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Managing the MarginsGender, Citizenship, and the International Regulation of Precarious Employment$
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Leah F. Vosko

Print publication date: 2009

Print ISBN-13: 9780199574810

Published to Oxford Scholarship Online: February 2010

DOI: 10.1093/acprof:oso/9780199574810.001.0001

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The Partial Eclipse of the SER and the Dynamics of SER‐Centrism in International Labour Regulations

The Partial Eclipse of the SER and the Dynamics of SER‐Centrism in International Labour Regulations

Chapter:
(p.73) 3 The Partial Eclipse of the SER and the Dynamics of SER‐Centrism in International Labour Regulations
Source:
Managing the Margins
Author(s):

Leah F. Vosko (Contributor Webpage)

Publisher:
Oxford University Press
DOI:10.1093/acprof:oso/9780199574810.003.0004

This chapter initiates the book's statistical portrait of employment trends in industrialized contexts in the late 20th and early 21st centuries. This portrait illustrates the slow erosion of full‐time permanent employment in Australia, Canada, the European Union 15, and to a lesser extent the United States. Linking employment trends to sex/gender divisions of unpaid work, it also reveals that, despite formal equality, full‐time permanent employment and non‐standard employment remain gendered and shaped by immigration status to the present. Concern about the spread of precarious employment accompanied these trends. At the international level, the result was a series of regulations aimed at shoring up this employment norm: adopted between 1990 and 2008 and organized around its central pillars of working time, continuity, and the employment relationship, these regulations seek to ensure that citizen‐workers do not see their employment and occupational opportunities or working conditions limited by barriers based on form of employment.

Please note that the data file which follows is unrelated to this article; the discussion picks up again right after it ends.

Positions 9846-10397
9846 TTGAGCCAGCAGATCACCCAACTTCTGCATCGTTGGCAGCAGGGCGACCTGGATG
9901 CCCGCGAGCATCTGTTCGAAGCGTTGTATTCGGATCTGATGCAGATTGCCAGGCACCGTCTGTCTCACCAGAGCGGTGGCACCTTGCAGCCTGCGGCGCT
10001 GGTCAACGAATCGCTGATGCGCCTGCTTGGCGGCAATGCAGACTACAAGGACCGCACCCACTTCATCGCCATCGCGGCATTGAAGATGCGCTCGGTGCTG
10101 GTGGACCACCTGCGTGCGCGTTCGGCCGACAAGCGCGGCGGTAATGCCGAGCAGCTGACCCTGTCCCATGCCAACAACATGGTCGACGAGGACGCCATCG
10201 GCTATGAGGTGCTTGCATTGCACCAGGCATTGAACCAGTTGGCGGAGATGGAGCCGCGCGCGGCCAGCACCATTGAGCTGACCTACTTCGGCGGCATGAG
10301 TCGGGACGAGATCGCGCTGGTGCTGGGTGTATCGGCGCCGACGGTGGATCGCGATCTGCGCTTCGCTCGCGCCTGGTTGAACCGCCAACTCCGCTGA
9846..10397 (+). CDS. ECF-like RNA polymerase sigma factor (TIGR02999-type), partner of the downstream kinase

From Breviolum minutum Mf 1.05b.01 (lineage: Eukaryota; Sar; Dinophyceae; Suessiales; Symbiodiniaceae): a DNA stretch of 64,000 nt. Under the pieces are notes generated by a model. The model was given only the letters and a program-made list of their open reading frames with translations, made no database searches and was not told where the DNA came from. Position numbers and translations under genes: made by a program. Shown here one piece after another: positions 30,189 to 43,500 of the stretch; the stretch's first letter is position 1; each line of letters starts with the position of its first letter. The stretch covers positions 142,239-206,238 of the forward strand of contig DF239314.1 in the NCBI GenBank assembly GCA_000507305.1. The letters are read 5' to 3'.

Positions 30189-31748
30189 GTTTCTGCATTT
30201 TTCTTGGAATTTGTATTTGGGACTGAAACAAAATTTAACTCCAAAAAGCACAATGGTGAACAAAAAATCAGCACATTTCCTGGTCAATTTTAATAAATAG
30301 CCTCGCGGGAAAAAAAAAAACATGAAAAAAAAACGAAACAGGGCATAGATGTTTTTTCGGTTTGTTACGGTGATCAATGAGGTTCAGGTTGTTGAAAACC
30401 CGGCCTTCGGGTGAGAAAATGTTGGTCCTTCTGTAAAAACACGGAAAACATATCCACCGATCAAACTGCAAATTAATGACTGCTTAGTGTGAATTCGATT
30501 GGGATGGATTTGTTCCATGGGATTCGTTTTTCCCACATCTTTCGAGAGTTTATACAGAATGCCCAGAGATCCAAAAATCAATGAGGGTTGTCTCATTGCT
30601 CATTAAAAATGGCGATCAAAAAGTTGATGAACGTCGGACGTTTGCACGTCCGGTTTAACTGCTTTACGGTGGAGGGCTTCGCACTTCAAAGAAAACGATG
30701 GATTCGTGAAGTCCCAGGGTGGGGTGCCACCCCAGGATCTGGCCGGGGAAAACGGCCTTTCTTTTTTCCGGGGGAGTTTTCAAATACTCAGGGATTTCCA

Keywords:   Australia, Canada, continuity, employment relationship, EU 15, full‐time permanent employment, immigration status, non‐standard employment, statistical portrait, United States, unpaid work, working time

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